Data surrounds us. Weâ€™re deluged by it in every facet of our lives, from the bank statements we receive in our personal life to the mountains of data collected in healthcare. Regardless of the data collected, there are basically three things that can be done with the information. It can be ignored, archived, or used. Unfortunately only one of those three things is truly meaningful, using it.
Many, especially in pharmacy, chose to ignore or archive data rather than use it. Thatâ€™s not because the information isnâ€™t valuable, but rather because they are overwhelmed with the amount of information they receive and simply have no idea what to do with it. Throw in the fact that the more data we collect, the more useful it becomes, and things get weird. Seems counterintuitive, but data collected from a single source, say one pharmacy i.v. room, offers little value.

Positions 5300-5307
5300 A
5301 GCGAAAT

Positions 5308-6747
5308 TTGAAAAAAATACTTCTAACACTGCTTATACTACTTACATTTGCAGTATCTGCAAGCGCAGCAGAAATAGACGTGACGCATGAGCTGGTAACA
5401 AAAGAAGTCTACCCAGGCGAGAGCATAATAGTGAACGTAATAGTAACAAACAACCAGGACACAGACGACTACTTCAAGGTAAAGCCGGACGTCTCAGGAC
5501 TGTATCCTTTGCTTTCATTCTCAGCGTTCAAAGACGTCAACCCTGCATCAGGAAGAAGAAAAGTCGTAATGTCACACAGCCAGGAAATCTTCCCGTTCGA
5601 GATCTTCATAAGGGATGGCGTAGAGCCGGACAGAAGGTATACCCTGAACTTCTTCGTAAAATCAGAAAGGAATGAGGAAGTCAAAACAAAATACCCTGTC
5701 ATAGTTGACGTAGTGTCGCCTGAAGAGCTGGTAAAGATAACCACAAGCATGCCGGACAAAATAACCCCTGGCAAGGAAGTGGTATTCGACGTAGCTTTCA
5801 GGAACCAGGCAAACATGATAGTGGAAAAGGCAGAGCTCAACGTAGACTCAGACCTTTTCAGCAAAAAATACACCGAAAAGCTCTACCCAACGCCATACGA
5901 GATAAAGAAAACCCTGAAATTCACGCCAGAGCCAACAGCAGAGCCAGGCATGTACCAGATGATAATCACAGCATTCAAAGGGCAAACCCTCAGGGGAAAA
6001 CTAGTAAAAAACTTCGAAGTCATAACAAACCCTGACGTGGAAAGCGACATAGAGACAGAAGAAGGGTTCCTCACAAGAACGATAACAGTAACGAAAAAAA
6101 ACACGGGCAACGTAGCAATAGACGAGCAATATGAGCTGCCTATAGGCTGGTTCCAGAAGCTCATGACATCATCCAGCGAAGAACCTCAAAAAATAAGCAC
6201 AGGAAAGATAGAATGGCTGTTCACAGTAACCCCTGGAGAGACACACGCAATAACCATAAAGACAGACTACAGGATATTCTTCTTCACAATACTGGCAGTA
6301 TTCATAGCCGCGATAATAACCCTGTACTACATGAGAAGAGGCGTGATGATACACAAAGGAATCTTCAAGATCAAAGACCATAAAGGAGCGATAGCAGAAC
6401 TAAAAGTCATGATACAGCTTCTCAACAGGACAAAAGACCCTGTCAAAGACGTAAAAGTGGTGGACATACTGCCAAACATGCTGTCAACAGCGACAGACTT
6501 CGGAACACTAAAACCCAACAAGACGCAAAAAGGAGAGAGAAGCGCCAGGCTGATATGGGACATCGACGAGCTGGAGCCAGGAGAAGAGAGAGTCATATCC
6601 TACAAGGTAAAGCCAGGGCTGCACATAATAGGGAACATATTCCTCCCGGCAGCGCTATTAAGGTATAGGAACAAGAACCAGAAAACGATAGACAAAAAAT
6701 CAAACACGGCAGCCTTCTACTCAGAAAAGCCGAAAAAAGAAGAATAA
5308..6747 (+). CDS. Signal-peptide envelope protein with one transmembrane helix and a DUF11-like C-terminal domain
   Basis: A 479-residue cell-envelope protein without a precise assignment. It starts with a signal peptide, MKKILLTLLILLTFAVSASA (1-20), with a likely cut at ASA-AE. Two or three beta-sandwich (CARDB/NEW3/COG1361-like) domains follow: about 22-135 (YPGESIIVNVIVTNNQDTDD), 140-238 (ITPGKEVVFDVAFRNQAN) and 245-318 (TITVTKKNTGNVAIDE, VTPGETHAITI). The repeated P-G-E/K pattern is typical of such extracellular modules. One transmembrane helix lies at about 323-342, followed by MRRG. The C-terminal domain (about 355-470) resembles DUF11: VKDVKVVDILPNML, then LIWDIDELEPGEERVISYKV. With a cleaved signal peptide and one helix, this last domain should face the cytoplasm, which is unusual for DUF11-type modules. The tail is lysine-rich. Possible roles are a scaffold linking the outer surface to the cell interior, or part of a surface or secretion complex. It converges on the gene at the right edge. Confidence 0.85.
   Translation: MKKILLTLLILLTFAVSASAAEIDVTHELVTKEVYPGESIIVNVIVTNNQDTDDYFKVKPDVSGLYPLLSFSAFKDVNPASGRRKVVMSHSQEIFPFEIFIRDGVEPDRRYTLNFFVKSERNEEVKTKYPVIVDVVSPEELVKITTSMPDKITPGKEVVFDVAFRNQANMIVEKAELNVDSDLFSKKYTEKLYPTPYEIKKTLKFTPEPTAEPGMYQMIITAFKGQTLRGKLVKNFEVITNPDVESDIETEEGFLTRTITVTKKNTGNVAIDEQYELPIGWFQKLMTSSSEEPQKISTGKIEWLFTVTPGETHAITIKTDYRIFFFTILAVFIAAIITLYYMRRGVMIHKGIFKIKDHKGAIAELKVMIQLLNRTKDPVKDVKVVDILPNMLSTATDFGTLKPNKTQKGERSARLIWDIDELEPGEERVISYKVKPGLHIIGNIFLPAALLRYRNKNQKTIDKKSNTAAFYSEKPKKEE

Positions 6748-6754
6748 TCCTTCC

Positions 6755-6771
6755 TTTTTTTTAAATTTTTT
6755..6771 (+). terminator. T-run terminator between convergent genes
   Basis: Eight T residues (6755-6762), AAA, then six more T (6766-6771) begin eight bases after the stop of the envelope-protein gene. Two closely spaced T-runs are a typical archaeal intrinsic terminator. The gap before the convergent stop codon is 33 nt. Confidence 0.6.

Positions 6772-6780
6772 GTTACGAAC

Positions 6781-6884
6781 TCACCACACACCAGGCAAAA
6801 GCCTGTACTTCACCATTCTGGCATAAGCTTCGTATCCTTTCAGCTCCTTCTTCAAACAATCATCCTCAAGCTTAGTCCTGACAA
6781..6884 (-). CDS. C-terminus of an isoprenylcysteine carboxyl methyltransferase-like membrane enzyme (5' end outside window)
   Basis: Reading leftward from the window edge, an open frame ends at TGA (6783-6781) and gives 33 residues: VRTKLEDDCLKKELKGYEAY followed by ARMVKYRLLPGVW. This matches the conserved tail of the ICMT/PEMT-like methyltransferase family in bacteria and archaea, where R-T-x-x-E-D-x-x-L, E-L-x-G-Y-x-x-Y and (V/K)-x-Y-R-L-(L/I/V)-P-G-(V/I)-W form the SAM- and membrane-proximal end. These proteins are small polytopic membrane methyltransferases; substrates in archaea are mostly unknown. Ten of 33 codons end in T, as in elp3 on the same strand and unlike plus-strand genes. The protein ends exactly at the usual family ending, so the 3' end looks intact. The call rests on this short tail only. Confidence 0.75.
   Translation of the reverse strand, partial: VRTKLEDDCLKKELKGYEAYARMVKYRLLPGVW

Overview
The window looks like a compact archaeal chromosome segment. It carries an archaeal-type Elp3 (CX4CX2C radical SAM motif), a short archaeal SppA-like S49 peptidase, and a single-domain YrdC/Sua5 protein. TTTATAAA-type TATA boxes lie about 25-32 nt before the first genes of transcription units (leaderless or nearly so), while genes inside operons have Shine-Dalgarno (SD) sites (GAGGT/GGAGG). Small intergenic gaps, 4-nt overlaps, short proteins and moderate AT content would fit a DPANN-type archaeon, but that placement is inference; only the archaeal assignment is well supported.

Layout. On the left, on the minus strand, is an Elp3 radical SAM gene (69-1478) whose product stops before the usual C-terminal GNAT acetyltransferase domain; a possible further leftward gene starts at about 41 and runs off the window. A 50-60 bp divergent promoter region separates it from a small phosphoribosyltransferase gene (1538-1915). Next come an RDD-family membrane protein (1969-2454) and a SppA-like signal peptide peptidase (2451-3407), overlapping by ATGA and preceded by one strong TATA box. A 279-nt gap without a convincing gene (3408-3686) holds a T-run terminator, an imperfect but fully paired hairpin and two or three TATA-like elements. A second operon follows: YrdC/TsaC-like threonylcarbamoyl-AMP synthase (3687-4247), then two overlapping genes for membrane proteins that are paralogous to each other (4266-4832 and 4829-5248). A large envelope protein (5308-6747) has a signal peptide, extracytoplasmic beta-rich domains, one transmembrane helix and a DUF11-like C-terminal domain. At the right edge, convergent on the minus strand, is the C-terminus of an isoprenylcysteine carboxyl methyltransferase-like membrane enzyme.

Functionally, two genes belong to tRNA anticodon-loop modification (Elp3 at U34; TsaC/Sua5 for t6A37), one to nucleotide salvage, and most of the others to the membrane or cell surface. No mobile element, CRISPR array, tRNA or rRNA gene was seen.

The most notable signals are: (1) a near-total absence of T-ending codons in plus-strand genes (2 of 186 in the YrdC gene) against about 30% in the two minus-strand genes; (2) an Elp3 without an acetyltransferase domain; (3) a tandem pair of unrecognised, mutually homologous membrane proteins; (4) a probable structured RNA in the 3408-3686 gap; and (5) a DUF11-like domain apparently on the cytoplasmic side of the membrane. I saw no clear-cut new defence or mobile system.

Single source data creates several problems, such as potential bias, the inability to find trends that may be available in larger data sets, and failure to create usable comparisons to others that may offer insight into improved operations. Only when data is collected from several different sources does one truly begin to understand its value.